Theresa May is looking to reverse her initial plan to stop European Union citizens arriving in the United Kingdom during the Brexit transition phase, it has been reported.
May is reportedly gearing up to bow to the pressure put on her by Brussels by giving permanent residency to European Union migrants who arrive in the United Kingdom during the Brexit transition period.
"It's one way of getting frictionless trade but it's not the only way", he told BBC radio.
Theresa May is facing the threat of a Commons rebellion on staying in the customs union after a marathon gathering of senior Cabinet members met to find a united front on EU withdrawal. A customs union was the "practical, real world answer" that solved some of the toughest questions, including over the future of the Irish border, and challenges faced by business, Carolyn Fairbairn, head of the Confederation of British Industry, said in January.
A faction of the Labour Party led by Chuka Umunna MP has been pushing to persuade their leader, Jeremy Corbyn, to back a second referendum as well as keeping Britain inside the EU's Single Market and Customs Union, tied to many of its rules and regulations.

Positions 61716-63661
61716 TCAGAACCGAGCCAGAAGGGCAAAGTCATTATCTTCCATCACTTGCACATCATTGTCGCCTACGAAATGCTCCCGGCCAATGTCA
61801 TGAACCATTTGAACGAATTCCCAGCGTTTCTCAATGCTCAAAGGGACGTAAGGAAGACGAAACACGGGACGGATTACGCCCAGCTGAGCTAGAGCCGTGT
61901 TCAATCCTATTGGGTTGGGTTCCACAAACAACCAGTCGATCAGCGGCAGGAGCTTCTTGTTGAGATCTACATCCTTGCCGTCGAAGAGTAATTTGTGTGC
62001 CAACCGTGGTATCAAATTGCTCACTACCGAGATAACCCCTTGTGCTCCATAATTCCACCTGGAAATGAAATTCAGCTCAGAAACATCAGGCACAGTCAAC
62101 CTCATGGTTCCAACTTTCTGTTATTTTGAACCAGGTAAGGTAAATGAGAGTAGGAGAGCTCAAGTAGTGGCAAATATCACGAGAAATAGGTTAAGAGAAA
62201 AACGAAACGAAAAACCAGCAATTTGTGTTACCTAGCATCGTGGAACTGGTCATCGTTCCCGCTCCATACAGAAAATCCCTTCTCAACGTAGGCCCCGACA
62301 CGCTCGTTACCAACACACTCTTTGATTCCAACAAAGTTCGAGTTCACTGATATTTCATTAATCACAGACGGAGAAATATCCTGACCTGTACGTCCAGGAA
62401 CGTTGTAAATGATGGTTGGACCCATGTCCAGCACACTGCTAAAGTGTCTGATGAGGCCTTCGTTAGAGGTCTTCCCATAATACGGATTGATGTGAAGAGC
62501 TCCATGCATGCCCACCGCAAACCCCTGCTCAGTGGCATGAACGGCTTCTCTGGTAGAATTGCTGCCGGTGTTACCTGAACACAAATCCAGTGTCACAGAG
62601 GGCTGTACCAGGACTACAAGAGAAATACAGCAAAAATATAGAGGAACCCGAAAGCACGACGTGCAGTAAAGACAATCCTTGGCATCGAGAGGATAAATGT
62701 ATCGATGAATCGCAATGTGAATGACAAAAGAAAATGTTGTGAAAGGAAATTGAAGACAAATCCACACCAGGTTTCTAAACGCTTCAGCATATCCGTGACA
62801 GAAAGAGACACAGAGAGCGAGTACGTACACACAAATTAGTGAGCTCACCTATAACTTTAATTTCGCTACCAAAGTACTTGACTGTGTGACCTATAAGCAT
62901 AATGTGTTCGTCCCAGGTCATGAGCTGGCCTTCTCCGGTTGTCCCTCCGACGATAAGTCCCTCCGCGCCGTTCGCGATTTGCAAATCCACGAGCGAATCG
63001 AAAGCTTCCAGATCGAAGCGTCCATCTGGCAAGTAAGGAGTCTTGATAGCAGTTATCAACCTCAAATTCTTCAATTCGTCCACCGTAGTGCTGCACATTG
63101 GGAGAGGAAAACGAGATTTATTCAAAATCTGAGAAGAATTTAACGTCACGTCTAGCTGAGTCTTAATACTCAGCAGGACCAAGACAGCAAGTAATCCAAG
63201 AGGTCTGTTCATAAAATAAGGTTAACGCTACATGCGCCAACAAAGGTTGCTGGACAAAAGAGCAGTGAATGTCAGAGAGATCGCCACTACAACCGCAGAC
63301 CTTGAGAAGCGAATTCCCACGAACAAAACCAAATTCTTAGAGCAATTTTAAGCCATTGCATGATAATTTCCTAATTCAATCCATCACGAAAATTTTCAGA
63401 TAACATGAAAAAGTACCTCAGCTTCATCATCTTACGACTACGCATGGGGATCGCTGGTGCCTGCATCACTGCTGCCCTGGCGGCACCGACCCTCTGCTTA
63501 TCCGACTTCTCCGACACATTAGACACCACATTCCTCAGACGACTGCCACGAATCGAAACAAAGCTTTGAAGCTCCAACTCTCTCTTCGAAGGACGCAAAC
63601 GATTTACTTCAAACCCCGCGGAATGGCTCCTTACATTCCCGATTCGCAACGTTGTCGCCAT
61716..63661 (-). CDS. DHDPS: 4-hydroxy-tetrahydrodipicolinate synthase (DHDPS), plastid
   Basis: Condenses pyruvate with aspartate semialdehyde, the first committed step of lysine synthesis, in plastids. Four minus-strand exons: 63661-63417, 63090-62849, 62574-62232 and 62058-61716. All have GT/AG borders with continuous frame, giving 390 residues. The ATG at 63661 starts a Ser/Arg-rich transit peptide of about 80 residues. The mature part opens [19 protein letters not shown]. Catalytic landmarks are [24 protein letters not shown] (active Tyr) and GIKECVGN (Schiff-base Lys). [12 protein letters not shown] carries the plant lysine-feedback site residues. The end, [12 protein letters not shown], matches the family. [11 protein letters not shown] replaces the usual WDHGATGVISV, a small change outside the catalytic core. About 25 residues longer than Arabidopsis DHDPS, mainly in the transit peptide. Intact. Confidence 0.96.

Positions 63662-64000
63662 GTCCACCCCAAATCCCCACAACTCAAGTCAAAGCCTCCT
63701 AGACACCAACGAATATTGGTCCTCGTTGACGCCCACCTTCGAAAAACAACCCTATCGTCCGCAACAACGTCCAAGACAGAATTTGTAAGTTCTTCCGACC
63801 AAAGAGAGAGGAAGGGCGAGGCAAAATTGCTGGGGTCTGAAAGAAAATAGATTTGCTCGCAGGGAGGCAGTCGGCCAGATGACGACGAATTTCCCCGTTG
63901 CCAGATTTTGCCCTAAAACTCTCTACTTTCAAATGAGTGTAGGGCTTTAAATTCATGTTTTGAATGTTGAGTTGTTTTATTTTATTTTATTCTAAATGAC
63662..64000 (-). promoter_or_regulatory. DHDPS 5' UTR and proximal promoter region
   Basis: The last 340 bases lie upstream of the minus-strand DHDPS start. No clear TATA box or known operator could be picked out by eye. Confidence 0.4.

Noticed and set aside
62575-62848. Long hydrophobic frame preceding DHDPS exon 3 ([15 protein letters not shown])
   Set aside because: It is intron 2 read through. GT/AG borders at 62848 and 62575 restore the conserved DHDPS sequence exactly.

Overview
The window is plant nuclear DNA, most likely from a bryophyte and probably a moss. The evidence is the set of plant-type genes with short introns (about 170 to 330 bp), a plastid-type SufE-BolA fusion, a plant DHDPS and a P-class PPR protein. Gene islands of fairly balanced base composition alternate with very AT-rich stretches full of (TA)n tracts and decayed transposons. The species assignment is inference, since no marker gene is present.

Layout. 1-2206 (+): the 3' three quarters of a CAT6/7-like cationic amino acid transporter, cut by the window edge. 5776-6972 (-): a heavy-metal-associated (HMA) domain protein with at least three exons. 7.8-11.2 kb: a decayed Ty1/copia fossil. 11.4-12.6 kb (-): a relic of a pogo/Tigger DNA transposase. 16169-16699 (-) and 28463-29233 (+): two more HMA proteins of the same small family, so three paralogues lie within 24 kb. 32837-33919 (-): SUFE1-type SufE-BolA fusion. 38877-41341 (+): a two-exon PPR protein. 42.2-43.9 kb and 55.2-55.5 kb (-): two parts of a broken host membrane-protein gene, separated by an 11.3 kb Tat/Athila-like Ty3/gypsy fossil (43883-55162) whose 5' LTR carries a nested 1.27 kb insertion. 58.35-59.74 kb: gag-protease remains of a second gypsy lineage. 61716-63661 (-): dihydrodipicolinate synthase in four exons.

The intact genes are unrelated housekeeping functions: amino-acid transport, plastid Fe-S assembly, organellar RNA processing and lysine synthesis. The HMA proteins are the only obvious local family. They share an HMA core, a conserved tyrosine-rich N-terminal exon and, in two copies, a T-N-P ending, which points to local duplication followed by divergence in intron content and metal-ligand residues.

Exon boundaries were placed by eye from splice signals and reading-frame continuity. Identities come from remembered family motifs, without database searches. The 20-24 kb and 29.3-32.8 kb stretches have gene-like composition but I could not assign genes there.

Remainer rebel Anna Soubry revealed on Twitter she had cross-party support for a new amendment to the Government's trade bill which would mandate the United Kingdom to form a customs union with Brussels after Brexit.
The address is expected to take place somewhere in Britain, after recent big Brexit speeches in Munich, Germany, and Florence in Italy.
The customs union is at the heart of contention over the UK's position, with those who backed Remain wishing the country to remain within the existing union, or at least a newly constructed union that has some of the benefits.
However, the plan - which appears to have been thrashed out at the Cabinet meeting - is likely to face a muted response in Brussels, which has repeatedly stressed that Britain would not be able to "cherry pick' the deal it struck with Europe".
In recent days, a number of hard-line pro-Brexit MPs have suggested in the British media that the historic 1998 Good Friday agreement should be cancelled due to the difficulties it is causing a hard Brexit.
Staunch Brexiteers oppose continued customs union participation because it would prohibit Britain from signing its own free trade deals after it has left the bloc.